- Historic Sites
Locomotive whistles had a language all their own
August 1971 | Volume 22, Issue 5
As the ballad says, Casey Jones was a famous hand at the whistle. His was homemade, with six cylinders banded together, and he could make it cry like a plaintive whippoorwill, say prayers, or scream like a banshee.
No more ballads will be written about locomotivewhistle maestros, for their day is gone forever. The whistle still talks, but it can no longer sing. Its rise and fall is a saga that can bring fond memories to those over forty, unheard-of tales to those under, and fascinating anecdotes to all.
The earliest railroads hired horsemen to ride ahead of each train to warn the public and to shoo animals off the track. Soon, however, trains were whizzing along at fifteen miles an hour, and the horsemen got in the way. Then the engineer was given a tin horn to blow, and all went well until one day in 1833, when a farm cart tried to cross the right of way at the Stag and Castle near Thornton, England. The engineer’s lungs were weak, the farmer didn’t hear his tooting, and the railroad had to pay for the horse and cart, fifty pounds of butter, and eighty dozen eggs.
Omelets of this size were too costly even for railroads, and soon after the accident the locomotive was fitted with a whistle shaped like a trumpet, eighteen inches long and six inches across the bell. It was blown by steam and produced a “weird and shrieking” tone.
Gradually the whistle came to serve as more than a warning signal. Engineers began to use it to signal their train crews, tower operators, and ground crews. For a while there was great confusion, because almost every engineer used his own code. Then standards were enforced, specifying not only the number of toots per signal but also the number of seconds of a long or short toot. Large wooden posts were erected along the right of way, painted white with a black “W” and various combinations of long and short lines. They not only told the engineer when to whistle but also what.
Standard whistle signals are still in force in most parts of the country. Here are a few you will probably recognize. Each “*” means a short toot, each “-” a long:
* Apply brakes. Stop.
—Release brakes. Proceed.
* * * When standing, back up. When running, stop at next passenger station.
* * * * Call for signals.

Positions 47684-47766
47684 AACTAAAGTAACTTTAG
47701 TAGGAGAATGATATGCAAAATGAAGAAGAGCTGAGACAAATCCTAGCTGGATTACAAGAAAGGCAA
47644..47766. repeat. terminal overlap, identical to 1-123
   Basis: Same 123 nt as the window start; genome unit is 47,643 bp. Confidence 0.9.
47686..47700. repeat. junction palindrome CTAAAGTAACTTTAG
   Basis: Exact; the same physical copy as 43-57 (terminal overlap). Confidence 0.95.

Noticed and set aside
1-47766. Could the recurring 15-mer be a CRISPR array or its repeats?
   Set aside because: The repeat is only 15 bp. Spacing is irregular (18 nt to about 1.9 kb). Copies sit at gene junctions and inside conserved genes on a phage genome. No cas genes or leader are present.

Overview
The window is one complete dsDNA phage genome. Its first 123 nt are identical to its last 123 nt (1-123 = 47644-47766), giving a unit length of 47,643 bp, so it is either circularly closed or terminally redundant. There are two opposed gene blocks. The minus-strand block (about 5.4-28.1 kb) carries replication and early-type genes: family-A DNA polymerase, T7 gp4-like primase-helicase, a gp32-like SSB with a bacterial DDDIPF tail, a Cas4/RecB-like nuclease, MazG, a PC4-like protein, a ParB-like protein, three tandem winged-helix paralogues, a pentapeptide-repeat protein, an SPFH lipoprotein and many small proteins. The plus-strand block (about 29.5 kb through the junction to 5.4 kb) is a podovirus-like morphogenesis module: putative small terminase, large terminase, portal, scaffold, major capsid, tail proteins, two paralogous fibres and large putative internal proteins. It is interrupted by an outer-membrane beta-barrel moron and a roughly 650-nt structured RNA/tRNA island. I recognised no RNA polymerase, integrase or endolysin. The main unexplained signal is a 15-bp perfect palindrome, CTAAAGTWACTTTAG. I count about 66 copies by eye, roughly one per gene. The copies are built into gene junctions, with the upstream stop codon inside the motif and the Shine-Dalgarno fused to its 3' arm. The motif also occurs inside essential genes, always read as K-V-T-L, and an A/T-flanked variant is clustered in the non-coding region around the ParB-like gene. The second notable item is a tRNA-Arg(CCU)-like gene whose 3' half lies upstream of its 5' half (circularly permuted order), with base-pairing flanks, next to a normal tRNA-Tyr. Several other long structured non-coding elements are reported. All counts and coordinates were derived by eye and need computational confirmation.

- - * - Approaching highway crossing at grade.
—Approaching stations, junctions, and railroad crossings.
- - * Approaching meeting, or waiting points, of trains.
As higher speeds required higher steam pressures, whistles became so loud and shrill that the public grew resentful and demanded that the noise be abated. So, about 1883 the whistle’s sound chamber was enlarged to produce a deeper, mellower tone. This new horn was called the bull whistle.
About the same time that some of the railroads adopted steamboat or “chime” whistles, their chambers were divided into compartments of varying depth to produce differently pitched sounds. When the bull whistle was mated to the chime whistle by dividing the deeper chamber of the first into sections, the mellifluous tone that resulted set the stage for an era of musical creativity.
It began when some engineers experimented by putting blocks of wood or steel balls in their whistles to produce a distinctive warble. Others carried their desire for individuality much further. Special whistles were cast and bored—short or tall, thin or fat, with single or multiple cylinders. The most popular were three-, four-, or five-cell chimes bored from blocks twelve to eighteen inches long.
Soon a whistle researcher found that by “valving,” or varying the steam pressure admitted into his whistle, he could actually play a tune. Railroad literature cites many examples of how practice and imagination gradually raised a humdrum necessity to a fine art.
Many an engineer would signal ahead to his wife by playing “Polly Put the Kettle On.” One, whose spouse had divorced him to marry another, kept her mindful of him by whistling what sounded like her name every time he passed through town. Another, more happily married, would whistle something recognizable to the hearer as “I love you” from across the valley. Gay blades would signal ahead to their girl friends to be ready for a date.
John Cheaves, like Casey Jones, was a whippoorwill imitator, capable of making a whistle cry one minute and sing for joy the next. But perhaps the greatest impresario was C. E. “Dutch” Eiford, for he had a repertory. Once, as Dutch was passing through Stearns, Kentucky, a new minister was delivering his sermon. As he paused, he heard distinctly the notes of the beautiful hymn “Oh, How I Love Jesus.” As the sound died away, he told his congregation, “Brothers and sisters, only a religious man could whistle a hymn as that engineer has done.” Unfortunately, Dutch lost favor with the parson when he highballed through town on another Sunday whistling “How Dry I Am.”